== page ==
Wednesday, September 9, 2015

The Tale of Two Laundry Bags

This is the story of how two laundry bags taught me how people can look at life in two very different ways.

This is our laundry hamper.
It sits in my closet, as it has each day for the past nearly thirteen years of marriage.

A week ago, a spied a dreaded roach scurrying into my closet. In my desperate attempt to squash the life out of it before it took up residence in a shoe, I threw that hamper across the closet. When I determined that the roach was lost (probably to make its next appearance, I imagined, crawling up a sleeve onto my neck), I threw the hamper back in place and went on with life.

A day or so later, I noticed that, inexplicably, my husband had started putting the "whites" in the back hamper, when they had always gone in the front. I chalked it up to a miscue, but when it kept happening, I asked him why he was throwing the universe off kilter by throwing whites in the back and not the front.

"Because whites go in blue, and darks go in black," he replied.

"No," I politely replied. "Whites go in front and darks go in back."

"Front and back has nothing to do with it. It's about the color of the bag."

Mind = Blown.

In 13 years, not once have I noticed that the whites happened to go in the blue bag and the darks in black. I suppose it makes a certain amount of sense...blacks...dark. But I never looked at it that way. I was all about the position of the bag, not the color.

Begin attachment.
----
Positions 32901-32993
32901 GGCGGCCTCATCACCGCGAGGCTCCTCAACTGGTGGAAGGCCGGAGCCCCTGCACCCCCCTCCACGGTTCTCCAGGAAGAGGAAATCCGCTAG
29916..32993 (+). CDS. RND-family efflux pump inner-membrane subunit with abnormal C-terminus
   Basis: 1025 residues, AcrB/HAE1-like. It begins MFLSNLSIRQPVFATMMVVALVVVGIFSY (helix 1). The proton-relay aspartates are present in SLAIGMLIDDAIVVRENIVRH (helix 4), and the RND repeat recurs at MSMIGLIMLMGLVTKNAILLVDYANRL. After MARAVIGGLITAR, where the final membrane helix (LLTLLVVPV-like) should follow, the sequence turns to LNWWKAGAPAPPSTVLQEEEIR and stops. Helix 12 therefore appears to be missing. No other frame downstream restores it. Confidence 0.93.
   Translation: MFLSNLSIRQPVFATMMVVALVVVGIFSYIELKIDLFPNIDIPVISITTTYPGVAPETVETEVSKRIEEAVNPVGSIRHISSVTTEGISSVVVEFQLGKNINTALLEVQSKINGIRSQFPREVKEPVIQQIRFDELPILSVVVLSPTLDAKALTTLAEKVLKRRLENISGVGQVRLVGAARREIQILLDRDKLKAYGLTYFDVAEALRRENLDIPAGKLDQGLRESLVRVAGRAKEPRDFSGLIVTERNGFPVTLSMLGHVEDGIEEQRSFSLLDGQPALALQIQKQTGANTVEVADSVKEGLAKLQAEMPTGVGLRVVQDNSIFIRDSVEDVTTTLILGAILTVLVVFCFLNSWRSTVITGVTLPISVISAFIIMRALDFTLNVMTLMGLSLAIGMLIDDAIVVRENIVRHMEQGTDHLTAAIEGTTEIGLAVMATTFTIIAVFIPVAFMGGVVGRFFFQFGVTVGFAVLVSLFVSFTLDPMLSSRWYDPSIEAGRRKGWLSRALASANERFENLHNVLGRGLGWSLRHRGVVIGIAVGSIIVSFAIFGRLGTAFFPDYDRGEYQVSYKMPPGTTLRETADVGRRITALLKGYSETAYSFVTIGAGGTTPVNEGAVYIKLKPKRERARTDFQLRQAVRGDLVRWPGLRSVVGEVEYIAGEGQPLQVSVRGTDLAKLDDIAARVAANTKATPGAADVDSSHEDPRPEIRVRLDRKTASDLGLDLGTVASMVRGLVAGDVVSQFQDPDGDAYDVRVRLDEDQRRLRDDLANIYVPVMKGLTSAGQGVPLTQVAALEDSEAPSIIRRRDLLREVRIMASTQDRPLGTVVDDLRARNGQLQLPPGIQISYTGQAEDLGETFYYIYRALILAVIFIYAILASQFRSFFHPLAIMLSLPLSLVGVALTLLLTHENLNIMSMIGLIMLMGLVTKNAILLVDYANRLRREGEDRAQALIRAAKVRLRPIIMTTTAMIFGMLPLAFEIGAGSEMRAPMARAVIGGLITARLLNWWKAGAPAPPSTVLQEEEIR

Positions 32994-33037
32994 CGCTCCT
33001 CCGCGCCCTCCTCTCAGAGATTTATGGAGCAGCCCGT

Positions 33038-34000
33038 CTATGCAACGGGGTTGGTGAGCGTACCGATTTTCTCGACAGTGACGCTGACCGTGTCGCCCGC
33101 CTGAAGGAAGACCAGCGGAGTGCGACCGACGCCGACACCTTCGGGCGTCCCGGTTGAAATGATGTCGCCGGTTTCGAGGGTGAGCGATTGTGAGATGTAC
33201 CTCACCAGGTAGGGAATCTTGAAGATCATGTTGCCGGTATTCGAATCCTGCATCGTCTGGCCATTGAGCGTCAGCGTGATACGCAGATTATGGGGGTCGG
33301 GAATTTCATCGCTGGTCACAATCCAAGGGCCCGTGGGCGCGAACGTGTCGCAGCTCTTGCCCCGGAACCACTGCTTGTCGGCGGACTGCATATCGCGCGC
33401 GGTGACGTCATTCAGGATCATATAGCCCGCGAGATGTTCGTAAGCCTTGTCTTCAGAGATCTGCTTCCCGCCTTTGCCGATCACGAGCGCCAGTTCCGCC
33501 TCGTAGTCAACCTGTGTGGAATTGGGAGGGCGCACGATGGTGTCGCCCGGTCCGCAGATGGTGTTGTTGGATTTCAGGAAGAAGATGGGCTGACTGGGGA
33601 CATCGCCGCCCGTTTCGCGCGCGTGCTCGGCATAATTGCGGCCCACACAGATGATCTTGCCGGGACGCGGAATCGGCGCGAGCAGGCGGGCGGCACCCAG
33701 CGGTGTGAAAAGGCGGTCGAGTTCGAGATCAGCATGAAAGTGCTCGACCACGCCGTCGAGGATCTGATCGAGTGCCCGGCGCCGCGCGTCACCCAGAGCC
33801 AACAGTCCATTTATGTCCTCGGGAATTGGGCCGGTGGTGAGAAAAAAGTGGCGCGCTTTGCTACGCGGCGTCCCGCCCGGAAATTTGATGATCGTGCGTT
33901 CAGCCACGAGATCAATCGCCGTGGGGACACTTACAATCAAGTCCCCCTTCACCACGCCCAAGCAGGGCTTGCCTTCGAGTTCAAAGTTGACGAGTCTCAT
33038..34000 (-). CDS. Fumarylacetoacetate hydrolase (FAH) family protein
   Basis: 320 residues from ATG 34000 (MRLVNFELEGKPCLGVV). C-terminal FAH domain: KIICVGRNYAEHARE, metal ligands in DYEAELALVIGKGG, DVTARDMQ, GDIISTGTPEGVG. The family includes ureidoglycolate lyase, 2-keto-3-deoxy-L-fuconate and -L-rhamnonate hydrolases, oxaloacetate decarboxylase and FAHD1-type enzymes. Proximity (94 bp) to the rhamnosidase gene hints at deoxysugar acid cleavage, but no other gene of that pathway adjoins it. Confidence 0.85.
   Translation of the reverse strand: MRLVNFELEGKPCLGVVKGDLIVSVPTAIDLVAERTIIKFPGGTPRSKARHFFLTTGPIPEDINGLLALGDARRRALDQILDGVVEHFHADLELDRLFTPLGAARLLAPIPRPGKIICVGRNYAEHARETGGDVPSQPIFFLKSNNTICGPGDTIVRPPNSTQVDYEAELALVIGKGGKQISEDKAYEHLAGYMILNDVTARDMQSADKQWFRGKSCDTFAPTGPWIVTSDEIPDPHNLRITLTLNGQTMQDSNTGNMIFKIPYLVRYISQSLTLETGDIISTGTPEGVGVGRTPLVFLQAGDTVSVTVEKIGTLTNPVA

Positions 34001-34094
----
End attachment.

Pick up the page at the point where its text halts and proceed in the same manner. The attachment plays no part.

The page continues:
Isn't life like that in so many ways?

"There is nothing good or bad, but thinking makes it so." - William Shakespeare
I read a really great book this summer that I want to recommend to you. It's not new; in fact, I've been meaning to read it for years.

Chapman proposes that there are five different ways people give and receive love: acts of service, quality time, gifts, physical touch, and words of affirmation.

This book made sense to me on so many levels. If you're running around giving gifts to someone whose primary love language is quality time, you're going to be upset because it seems that they don't appreciate the gift. And your partner is wondering why you're wasting money on gifts because they just want you to quit spending money and start spending time with them.

I learned that I'm a "Words of Affirmation" gal. I run around doing acts of service like cooking great dinners and attempting to keep a clean house because I'm fishing for compliments...I really just want people to tell me I'm a good cook...and also that I'm smart and pretty.